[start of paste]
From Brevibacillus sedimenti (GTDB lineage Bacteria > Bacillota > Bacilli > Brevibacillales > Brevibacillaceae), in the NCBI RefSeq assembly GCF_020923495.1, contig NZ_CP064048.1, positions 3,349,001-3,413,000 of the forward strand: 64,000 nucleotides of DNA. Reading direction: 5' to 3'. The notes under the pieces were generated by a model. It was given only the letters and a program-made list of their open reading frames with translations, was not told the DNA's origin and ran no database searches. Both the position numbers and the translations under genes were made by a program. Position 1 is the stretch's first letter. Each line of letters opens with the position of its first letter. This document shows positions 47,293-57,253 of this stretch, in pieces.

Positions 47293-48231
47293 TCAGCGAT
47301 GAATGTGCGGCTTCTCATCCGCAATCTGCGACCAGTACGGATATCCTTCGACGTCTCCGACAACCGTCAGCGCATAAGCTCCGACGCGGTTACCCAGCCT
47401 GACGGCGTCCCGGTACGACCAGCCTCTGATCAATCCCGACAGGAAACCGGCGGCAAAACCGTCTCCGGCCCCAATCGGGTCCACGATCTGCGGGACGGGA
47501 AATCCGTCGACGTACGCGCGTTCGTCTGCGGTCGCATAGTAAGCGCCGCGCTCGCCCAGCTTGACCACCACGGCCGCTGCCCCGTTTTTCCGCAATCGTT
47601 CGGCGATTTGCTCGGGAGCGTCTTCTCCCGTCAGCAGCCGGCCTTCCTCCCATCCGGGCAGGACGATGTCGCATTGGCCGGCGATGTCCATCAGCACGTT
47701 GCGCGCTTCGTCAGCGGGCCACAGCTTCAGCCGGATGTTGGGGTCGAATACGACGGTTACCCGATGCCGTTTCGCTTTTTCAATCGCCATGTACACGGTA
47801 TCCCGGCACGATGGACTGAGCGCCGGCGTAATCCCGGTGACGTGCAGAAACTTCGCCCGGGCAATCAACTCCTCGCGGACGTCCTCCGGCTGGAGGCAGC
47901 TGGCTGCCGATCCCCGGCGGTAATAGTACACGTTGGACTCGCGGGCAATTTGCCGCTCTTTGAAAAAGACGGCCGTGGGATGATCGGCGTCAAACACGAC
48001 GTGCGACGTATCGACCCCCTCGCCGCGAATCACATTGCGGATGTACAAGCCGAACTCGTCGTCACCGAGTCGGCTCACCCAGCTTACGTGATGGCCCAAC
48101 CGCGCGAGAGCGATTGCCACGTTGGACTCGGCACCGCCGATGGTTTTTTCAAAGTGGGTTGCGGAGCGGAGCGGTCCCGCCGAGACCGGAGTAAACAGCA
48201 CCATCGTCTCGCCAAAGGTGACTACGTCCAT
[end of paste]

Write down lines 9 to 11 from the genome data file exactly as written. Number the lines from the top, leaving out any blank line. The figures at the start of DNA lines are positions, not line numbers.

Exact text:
47801 TCCCGGCACGATGGACTGAGCGCCGGCGTAATCCCGGTGACGTGCAGAAACTTCGCCCGGGCAATCAACTCCTCGCGGACGTCCTCCGGCTGGAGGCAGC
47901 TGGCTGCCGATCCCCGGCGGTAATAGTACACGTTGGACTCGCGGGCAATTTGCCGCTCTTTGAAAAAGACGGCCGTGGGATGATCGGCGTCAAACACGAC
48001 GTGCGACGTATCGACCCCCTCGCCGCGAATCACATTGCGGATGTACAAGCCGAACTCGTCGTCACCGAGTCGGCTCACCCAGCTTACGTGATGGCCCAAC